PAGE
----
The Commuter - 2018
Director(s): Jaume Collet-Serra
Writer(s): Byron Willinger, Phillip de Blasi and Ryan Engle
Cinematography by: Paul Cameron
Editor(s): Nicolas De Toth
Cast: Liam Neeson, Vera Farmiga, Patrick Wilson, Jonathan Banks and Sam Neill
Synopsis: A businessman is caught up in a criminal conspiracy during his daily commute home (IMDB).
We have seen Neeson on a plane, on a submarine, on a mountain, in a car and now we have the pleasure of watching him in a train. He also recently announced that he is retiring from action movies and, while I enjoyed him in Taken and The Grey, this movie proves he made the right decision in retiring from the action genre. I would love to see him get back to his dramatic roots. He plays an insurance salesman/retired cop who, on the day he loses his job, is offered a job by a mysterious woman, to identify a stranger within the train he rides daily.
Let’s get this out of the way quickly: yes, this movie is as bad as the trailer makes it out to be. It doesn’t make sense whatsoever, and the ending is just as convenient as the editing choices made during the fight sequences. Neeson gives it his all as he usually does, and there are some good moments of him reacting to the circumstances, but nothing that makes you forget about the horrible premise and action.
This movie has a few fight scenes with Neeson versus a younger guy and all the punches, kicks and throws are sped up in post. You can clearly see how the punch starts off in a normal rhythm and is fast forwarded to the face of the victim. There are multiple jump cuts to try to sell the action and the “violence” of these two men engaging in fisticuffs in the confines of a train cart. I would pay a lot of my “hard” earned money to see the raw footage of this fights. Of them gingerly “attacking” each other and the director assuring them that they will look fast and hard after the are done editing them.
I’m sorry. This won’t be a normal review. In order for me to explain why this movie is so bad I have to spoil the movie. So, jump to the last paragraph if you want to read my conclusion and avoid spoilers.
The premise of this movie plays with our sense of disbelief as if it was play dough, stretching it to a point that it hurt my brain. The main premise is Neeson is offered $100K to identify a passenger that doesn’t belong on his train. Since he is a former cop and he rides the same train for the past ten years he is the best person to do so. Sure, because people never visit cities and ride the train system. People never have car issues and need to ride the train system. People don’t start using the train system after moving from another state. It’s always the same set of people no matter what so a new person will stand out like a sore thumb. Who is this passenger you may ask? Well, she witnessed a murder and she needs to be silenced.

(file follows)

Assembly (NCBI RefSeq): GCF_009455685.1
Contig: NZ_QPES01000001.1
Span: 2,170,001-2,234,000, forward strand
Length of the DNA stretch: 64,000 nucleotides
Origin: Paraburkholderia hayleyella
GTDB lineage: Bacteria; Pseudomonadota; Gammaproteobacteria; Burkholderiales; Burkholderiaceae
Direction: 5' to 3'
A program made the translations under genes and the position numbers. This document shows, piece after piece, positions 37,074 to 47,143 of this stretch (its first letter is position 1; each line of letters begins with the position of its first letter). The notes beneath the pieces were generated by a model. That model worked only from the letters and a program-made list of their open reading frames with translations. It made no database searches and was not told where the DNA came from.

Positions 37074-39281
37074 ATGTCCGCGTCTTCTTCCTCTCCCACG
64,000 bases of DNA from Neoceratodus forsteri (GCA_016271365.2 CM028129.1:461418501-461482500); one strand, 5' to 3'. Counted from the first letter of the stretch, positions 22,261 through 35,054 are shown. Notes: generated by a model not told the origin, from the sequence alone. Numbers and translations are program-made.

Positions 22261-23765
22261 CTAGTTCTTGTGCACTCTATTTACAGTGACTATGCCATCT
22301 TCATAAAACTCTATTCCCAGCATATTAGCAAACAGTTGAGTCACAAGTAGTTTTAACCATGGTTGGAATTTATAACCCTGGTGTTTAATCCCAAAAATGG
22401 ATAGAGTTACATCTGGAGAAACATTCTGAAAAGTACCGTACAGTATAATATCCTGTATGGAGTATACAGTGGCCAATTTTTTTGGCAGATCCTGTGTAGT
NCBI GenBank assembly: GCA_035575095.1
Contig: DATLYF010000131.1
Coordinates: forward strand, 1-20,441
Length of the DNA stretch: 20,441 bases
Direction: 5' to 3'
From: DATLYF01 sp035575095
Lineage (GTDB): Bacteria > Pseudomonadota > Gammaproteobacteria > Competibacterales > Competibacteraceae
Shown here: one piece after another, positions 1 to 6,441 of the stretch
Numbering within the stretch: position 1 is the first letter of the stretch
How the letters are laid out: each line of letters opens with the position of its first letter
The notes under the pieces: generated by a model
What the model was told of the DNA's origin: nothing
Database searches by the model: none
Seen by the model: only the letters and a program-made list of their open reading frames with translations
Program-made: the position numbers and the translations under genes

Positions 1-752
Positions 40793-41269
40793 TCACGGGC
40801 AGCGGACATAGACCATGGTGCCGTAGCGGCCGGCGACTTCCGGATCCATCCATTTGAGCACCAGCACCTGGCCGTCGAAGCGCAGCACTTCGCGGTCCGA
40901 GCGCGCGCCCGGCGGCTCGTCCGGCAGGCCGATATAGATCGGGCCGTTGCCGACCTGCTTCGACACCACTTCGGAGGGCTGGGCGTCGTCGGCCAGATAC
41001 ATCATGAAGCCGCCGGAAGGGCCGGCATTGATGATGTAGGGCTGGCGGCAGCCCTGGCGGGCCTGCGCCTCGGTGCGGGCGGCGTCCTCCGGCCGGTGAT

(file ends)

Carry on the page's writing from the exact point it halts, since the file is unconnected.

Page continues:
They give Neeson a GPS tracker and all he has to do is identify her and place the tracker on her bag. This is beyond stupid since the FBI is waiting for her in the last stop and even if she has a GPS tracker, she will be in FBI custody, telling them what she saw and handing over the hard drive full of evidence. Also, why in the hell would the FBI not be with her from the very beginning. That’s not how protective custody works. Hey, you are a vital witness to our murder investigation, can you meet us at the train station hours away from where you live. I mean we could pick you up but it would save us a lot of gas.
Another thing is that they almost give the people working behind this plan an omnipotent power- controlling cops, having his house bugged, having multiple employees (pick-pocketes, killers and messengers) and they don’t know who the witness is!? No clue, they know everything that is happening everywhere EXCEPT who this witness is. Oh, and the nail in the coffin of their plan is that they derail the train when Neeson refuses to give the witness up. Why didn’t you just derail the train and kill the witness from the very beginning. What’s with the overly complicated plot thread?
So, the train is derailed and Neeson and a few of the commuters (including the witness) survive in a train car. They block the windows with newspapers and they wait because Neeson assumed that the people behind this sinister plan had snipers outside of the random place this random train car landed after the plan B derailment occurred. Then comes the big reveal that was telegraphed 200 miles away, the murder was committed by cops. Neeson, when he loses his job, goes to a bar and has a drink with his former partner, Patrick Wilson and, yeah, you guessed it, Wilson betrays Neeson. Because there can only be one actor with a last name ending in SON. Wilson’s plan is to go in the car full of commuters and kill all of them and blame Neeson. Even though they are surrounded by cops that will rush inside as soon as the first gunshot is fired. MY HEAD!
The ending. He manages to kill Wilson and all the misunderstandings are resolved quickly. The family comes to the crash site and gives him the worst reception ever. This man just survived a train crash, survived a conspiracy against him and just killed what he thought was his best friend and all he gets is a “hey there” and a “hi dad”. The end shot is Vera Farmiga, who is the woman who offered the $100K, in another train (comes full circle) and Neeson, now a full-time cop again, arrests her. THE END. The Commuter is the last attempt by both Hollywood and Neeson to recapture the lightning in the bottle that was Taken. A horrible premise and a script filled with plot holes that would derail any decent movie, the only saving grace would’ve been the action and that fell beyond short. The only good thing that comes out of this movie is that fact that it’s his last. Neeson coming back to the dramatic genre is why I love movies.
The Commuter is currently playing in theaters. Skip it.
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